Cracking the Midpoint: The False Victory
There you are, staring at the abyss of Act 2, wondering how you’ll ever get through the vast expanse of pages.
It’s easy to feel overwhelmed with where to even start. But don’t forget: there’s a significant plot point right there at the center of Act 2. Hello, Midpoint! Figuring out that beat can be pivotal (pun intended) to your development. As Blake wrote, “I like to say that if you can crack the Midpoint, you can crack the story.”
We get even more guidance by remembering that Midpoints tend to fall into either false victory or false defeat categories. Great! We just need to throw something into the middle of the story that’s either really good or really bad for the characters, right?
Well, there’s a little more to a strong Midpoint than that. Save the Cat!® also tells us that the Midpoint is where stakes are raised, time clocks appear, A & B Stories cross, and the pace accelerates. These elements don’t all have to happen to make a Midpoint effective, but often a strong Midpoint will utilize more than one.
We might look at Alien and see that the Midpoint beat is when John Hurt’s character, while sitting at dinner with the rest of the Nostromo crew, suddenly has a monster pop out of his chest. Because of this beat, the alien threat is now known to be active (whereas before they believed it was dormant), it has just killed one of their own (a blow to their numbers and their morale), and it is loose on the ship where they’re all currently trapped. That’s a false defeat that turns the story, adds urgency, and raises the stakes in a big way.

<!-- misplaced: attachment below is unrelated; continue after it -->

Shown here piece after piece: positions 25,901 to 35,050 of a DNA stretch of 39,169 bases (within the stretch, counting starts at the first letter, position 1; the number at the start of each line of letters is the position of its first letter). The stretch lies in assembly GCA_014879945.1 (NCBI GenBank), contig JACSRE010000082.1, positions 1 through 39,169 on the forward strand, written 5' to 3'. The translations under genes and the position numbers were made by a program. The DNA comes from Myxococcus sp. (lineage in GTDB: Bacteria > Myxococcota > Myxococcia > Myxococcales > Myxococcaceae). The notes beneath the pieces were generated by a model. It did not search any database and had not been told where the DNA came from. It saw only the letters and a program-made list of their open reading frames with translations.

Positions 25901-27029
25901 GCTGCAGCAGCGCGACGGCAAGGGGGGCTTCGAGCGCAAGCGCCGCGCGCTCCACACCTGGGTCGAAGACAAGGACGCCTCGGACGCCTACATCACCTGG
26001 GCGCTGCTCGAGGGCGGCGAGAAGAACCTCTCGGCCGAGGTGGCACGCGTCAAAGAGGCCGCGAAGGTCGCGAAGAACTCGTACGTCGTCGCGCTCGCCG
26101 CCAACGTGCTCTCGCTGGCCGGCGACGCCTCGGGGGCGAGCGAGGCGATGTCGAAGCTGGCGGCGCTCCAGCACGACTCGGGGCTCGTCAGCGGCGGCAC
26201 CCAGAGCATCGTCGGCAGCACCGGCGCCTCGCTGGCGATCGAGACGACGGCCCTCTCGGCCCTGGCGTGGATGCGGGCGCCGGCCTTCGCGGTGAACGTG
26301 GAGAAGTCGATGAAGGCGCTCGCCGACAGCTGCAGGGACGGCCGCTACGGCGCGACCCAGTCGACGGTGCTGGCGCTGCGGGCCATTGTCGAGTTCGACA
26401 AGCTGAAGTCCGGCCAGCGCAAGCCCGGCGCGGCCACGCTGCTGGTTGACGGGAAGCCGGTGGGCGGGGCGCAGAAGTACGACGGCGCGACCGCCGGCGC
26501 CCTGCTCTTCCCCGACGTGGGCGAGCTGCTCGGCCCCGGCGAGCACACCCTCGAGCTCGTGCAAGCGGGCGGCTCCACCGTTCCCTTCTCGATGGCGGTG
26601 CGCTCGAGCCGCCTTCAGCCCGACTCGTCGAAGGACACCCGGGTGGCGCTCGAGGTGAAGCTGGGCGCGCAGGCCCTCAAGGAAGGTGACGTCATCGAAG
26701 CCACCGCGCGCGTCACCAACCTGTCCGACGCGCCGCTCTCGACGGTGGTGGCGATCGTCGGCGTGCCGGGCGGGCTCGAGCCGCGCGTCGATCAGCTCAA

Okay, it’s easy to see how a false defeat can ratchet up the tension for your characters. If we’re invested in them, seeing things take a seeming turn for the worse will naturally put us at the edge of our seats, hoping things will turn around again.
What if your story calls for a false victory at the Midpoint? How can a good thing, a seeming turn for the better, add tension or raise the stakes? The key may be in continuing to use those additional elements, despite of or in tandem with whatever success the character has. Let’s look at some examples.
When the false victory is lovers (or buddies) becoming more invested in the relationship, the emotional stakes are raised.
We see this at the Midpoint of 500 Days of Summer. Tom (Joseph Gordon-Levitt) and Summer (Zooey Deschanel) have just come home from a date and, for the first time, Summer (the elusive one in the relationship) starts to open up to Tom. She’s never done this before – with anyone – and Tom feels special (a false victory). They make love – the classic “Sex at (page) 60.”
It’s an emotional risk to grow closer to someone. The stronger the feelings, the higher the stakes. So even though things are going well, that just means there’s more to lose. And the writers of 500 Days did a great job of showing us exactly how invested Tom was becoming, and how devastated he would be when Summer broke his heart.
When the false victory of gaining help comes with a great sacrifice or at a steep price.
There’s a good example of this in Gravity, when we see fellow astronaut Matt (George Clooney), a mentor to main character Ryan (Sandra Bullock), sacrifice his life for Ryan’s survival. It’s at the Midpoint that Matt disconnects his tether and drifts into space so that Ryan can and will go on to the International Space Station, her only hope of staying alive.
Not only is Ryan now alone (making her struggle all the more difficult, since she’s an inexperienced astronaut) but Matt’s sacrifice also means that the cost of this journey has just increased. When success costs more, it often means more. As the audience, we lean in to see if the hero will succeed in the end, hoping that the sacrifice hasn’t been for nothing.